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EPSRC grant for Dr Kay

Congratulations to Dr Kay!

  • Date11 July 2023

Dr Kay has been awarded a grant for the project entitled "Unlocking the potential of Quantum LDPC Codes for low-overhead fault-tolerance"

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Dr Kay

This project is a collaboration with Prof. D. Browne at UCL and Dr. I. Rungger at the National Physical Laboratory and Royal Holloway, University of London. A post-doctoral researcher who will be based at Royal Holloway will join the group soon.

Quantum computers have huge promise to solve problems which lie beyond the capabilities of even the world's fastest conventional computer, using quantum effects to compute in a fundamentally new way. However, quantum effects are fragile. Quantum systems are vulnerable to noise and error due to interactions with the world around them, and this noise and error tends to render a quantum computer no more powerful, at best, than a conventional classical computer.

While progress in engineering prototype quantum computers to reduce this error is impressive, and clever algorithmic tricks are being developed to help minimise its effects, to run the most valuable large-scale computations on a quantum computer, the noise needs to be removed almost entirely.

This can be done using the techniques of quantum error correction, where quantum data is stored in an error correcting code. The leading quantum error correcting code is called the surface code - a particularly simple code with a regular, repeated structure which can be realised on a two-dimensional surface. The surface code is now very well studied, and the full details of how it can be used to store data, correct errors and implement logical gates are well studied. It is the leading approach to large scale quantum computation and most industrial roadmaps for building such a device are based on it.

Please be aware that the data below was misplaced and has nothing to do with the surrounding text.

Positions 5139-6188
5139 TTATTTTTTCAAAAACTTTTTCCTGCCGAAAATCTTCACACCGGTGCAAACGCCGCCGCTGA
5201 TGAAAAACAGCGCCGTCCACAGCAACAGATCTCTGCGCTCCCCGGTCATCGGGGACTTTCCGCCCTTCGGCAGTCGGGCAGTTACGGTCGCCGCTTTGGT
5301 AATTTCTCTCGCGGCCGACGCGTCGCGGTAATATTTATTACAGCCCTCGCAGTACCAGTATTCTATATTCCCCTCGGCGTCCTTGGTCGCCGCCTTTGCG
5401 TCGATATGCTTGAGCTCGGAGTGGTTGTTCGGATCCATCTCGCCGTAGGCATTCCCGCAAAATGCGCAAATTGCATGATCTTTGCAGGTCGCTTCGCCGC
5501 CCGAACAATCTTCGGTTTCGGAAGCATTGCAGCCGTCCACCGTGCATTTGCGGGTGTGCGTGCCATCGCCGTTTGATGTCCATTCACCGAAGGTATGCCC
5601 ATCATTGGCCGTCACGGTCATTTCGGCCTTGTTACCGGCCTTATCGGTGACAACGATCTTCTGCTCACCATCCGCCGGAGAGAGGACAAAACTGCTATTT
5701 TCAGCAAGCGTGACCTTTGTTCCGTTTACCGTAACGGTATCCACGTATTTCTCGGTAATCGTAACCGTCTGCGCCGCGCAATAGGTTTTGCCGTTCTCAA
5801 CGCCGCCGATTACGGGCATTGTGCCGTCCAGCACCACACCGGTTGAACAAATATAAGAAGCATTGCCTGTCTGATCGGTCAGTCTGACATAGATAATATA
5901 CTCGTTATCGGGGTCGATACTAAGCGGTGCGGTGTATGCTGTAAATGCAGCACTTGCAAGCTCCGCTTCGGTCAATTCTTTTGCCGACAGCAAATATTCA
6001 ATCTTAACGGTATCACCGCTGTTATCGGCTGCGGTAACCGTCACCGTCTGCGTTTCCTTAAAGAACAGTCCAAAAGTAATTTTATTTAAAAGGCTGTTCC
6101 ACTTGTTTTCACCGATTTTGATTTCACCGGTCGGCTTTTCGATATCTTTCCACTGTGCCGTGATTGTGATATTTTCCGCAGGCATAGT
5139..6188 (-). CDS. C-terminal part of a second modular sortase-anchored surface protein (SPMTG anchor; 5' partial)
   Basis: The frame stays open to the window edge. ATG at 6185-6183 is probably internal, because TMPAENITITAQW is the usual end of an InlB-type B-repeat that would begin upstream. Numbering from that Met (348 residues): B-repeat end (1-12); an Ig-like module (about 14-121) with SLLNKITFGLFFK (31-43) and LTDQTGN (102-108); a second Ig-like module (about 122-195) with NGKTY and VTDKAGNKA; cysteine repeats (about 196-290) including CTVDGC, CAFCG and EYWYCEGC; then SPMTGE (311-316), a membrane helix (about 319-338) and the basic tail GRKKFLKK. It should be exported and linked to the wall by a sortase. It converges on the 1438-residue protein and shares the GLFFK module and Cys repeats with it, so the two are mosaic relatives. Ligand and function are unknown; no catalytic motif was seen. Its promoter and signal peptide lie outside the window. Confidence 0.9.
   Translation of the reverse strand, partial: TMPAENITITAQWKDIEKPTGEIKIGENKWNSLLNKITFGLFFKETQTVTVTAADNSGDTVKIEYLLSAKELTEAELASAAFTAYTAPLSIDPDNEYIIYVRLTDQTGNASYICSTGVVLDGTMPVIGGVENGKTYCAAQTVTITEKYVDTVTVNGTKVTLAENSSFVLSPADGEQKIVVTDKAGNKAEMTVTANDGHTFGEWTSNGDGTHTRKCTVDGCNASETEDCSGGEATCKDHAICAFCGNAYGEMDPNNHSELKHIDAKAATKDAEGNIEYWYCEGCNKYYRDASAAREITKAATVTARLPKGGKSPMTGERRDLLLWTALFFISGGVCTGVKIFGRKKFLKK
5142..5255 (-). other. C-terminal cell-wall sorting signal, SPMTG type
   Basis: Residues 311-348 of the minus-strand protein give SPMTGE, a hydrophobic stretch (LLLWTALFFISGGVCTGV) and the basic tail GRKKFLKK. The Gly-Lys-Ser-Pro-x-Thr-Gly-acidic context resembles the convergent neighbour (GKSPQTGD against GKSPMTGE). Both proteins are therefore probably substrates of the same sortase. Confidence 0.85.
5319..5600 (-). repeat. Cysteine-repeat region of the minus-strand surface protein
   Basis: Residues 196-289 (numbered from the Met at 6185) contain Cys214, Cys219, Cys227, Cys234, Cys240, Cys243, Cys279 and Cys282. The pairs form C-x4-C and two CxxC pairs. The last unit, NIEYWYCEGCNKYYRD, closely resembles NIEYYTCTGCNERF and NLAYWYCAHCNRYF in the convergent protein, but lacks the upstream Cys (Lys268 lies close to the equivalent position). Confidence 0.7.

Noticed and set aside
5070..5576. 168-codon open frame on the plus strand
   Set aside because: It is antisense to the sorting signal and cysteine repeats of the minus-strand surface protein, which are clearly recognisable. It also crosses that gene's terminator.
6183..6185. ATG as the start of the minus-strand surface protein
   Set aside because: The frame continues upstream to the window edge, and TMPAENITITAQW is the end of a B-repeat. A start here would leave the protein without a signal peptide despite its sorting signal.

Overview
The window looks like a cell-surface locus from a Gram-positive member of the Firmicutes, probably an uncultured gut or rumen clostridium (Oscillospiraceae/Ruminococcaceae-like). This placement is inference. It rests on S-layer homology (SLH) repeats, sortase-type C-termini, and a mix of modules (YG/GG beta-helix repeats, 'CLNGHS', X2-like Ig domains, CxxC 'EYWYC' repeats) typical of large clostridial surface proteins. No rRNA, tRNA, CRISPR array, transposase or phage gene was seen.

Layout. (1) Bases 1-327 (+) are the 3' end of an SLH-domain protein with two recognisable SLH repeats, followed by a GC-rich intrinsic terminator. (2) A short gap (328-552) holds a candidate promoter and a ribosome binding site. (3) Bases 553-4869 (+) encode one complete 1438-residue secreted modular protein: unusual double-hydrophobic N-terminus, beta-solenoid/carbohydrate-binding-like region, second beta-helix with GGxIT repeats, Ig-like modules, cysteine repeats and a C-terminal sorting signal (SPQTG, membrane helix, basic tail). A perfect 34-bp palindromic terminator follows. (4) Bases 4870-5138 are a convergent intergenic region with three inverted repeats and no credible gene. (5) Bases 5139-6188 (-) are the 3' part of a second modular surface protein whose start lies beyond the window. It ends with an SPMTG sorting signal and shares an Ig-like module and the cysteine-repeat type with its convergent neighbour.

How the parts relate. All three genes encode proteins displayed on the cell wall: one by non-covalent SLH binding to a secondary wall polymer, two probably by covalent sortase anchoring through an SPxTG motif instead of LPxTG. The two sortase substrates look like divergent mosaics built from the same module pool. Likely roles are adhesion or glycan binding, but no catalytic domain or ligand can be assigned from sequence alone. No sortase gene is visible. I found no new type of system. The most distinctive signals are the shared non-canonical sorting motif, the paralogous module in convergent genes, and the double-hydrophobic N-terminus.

However, the surface code has a key disadvantage. It is a highly inefficient way of storing information, and very large numbers of quantum bits (qubits) are required to use it for even a relatively modest computation. For every quantum bit used for computation, thousands or more are needed for the error correction.

There has thus been an ongoing search, since the surface code was discovered 25 years ago, to find more efficient codes, which nevertheless share some of the practical advantages of the surface code. Potential candidates for such codes have very recently been discovered. They are in a family of codes known as Quantum Low-Density Parity Check codes (or QLPDC codes). Classical LDPC codes are widely used due to their efficient encoding and useful properties, for example in the error correction used in 5G mobile networks. The quantum analogues of these have been studied for nearly 20 years, but only in 2022 was a quantum code discovered which is as efficient in data storage as the best classical codes.

This code, and codes like it, promise to revolutionise the path to large-scale fault tolerant quantum computation, dramatically reducing the number of quantum bits, and therefore hastening the development of large-scale quantum computers.

To realise this promise, however, much work needs to be done. Unlike the simple structure of the surface code, these new highly efficient codes are very complicated. It is therefore far from clear whether their benefits can be realised in practical hardware. Furthermore, little is known about the best way to use such codes for computation. The aim of the project is to fully assess the feasibility of novel QLDPC codes for large-scale quantum computation.

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